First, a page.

Compared to the size of our country, Belgium has a surprisingly high number of (micro-)distilleries (mostly beer or gin distilleries making whisky as an experiment). Goldlys, produced by the gin / wodka / liqueur distillery Filliers was the first to mature Belgian whisky and it’s the only one able to market a standard 10 Year old and even older single casks.
Let’s be honest, most of the Belgian whiskies are curiosities hardly worth buying, but a couple of weeks ago, I received an e-mail from Bert Bruyneel telling me I would be surprised by this one!
Limousin is a French region around the city of Limoges. It’s not a great wine producing area but Limousin is well known for their oak barrels, used in other regions for maturing white wine.
Goldlys 1994 ‘Single cask Limousin’
(55%, OB 2009, 440 btl.)
Nose: starts on white wood glue but it gets better. The oak stays very present, but it is balanced by fruity notes (yellow apples, unripe banana). Burnt sugar. Vanilla. Some waxy notes. Nice but there’s something artificial that kind of spoils it for me.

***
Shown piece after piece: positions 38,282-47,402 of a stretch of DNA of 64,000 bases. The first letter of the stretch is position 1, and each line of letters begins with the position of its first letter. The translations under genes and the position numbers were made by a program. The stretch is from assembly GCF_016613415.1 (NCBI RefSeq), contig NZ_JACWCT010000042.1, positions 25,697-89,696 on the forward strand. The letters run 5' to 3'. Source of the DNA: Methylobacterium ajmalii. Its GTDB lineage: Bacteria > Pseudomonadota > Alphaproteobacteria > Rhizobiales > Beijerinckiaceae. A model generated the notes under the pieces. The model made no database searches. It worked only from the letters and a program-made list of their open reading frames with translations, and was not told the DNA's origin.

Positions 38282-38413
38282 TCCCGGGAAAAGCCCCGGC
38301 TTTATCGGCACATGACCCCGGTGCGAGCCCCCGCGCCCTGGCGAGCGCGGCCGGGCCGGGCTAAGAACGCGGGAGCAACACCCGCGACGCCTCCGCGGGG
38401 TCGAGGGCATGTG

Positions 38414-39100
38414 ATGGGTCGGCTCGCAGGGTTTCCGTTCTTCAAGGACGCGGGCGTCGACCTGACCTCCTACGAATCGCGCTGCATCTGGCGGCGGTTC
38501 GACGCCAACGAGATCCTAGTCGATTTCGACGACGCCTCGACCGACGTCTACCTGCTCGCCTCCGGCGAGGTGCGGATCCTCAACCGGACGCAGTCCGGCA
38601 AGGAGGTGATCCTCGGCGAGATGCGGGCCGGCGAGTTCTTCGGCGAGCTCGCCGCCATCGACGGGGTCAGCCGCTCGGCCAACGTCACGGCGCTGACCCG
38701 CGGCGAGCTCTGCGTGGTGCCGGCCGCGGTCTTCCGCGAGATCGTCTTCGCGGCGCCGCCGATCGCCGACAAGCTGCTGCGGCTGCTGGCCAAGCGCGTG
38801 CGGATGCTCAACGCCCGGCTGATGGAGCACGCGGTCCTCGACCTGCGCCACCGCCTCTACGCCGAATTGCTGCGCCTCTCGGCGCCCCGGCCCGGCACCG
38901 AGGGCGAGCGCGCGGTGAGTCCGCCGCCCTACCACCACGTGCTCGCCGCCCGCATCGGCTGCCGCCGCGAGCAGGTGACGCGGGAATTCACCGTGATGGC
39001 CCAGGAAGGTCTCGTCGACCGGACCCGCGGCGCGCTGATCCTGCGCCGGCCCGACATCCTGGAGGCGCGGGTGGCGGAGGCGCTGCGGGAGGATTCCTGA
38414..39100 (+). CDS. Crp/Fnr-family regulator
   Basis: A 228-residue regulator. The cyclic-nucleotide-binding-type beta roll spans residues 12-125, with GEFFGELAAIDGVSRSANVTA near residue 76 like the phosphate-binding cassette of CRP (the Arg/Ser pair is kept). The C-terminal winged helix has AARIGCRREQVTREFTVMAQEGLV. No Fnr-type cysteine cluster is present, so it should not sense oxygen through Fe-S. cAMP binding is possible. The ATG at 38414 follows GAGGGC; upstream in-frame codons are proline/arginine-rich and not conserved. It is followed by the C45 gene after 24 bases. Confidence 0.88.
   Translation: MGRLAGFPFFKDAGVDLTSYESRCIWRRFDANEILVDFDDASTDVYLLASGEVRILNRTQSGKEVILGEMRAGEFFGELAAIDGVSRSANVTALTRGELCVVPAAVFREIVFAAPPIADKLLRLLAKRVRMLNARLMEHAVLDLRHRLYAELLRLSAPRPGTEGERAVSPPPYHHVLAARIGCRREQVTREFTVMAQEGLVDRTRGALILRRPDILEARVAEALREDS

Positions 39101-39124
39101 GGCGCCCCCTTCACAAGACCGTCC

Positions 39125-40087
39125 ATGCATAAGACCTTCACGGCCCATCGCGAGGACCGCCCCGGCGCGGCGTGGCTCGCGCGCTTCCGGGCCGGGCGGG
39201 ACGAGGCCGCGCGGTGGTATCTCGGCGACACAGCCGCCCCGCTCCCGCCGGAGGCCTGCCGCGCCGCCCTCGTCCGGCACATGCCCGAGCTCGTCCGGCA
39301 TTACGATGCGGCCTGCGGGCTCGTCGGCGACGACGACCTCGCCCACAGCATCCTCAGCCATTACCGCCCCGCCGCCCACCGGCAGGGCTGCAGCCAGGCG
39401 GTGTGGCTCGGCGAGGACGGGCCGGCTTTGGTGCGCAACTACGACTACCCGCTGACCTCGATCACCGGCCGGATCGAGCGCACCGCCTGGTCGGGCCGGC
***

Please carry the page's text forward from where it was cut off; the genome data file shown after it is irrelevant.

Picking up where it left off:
Mouth: certainly not as sweet as I would have expected. Very very resinous, is this liquid pine tree? Similar to some bourbons in that respect (Pappy Van Winkle 20 years old pops to mind). Herbal notes. Lots of spices (nutmeg, ginger and pepper). Some notes of burnt caramel as well. The fruit seems to be buried somewhere.
Finish: rather short and dry, mostly the wood that’s talking.
My fellow reviewers really like this and there’s not a single bottle left in stores. Still I don’t really get the hype. Sure, it’s different and probably the best Belgian whisky to date, but when tasted blind I would say this is closer to a mediocre bourbon than to a quality Scotch. € 30.
Thanks for the sample, Bert!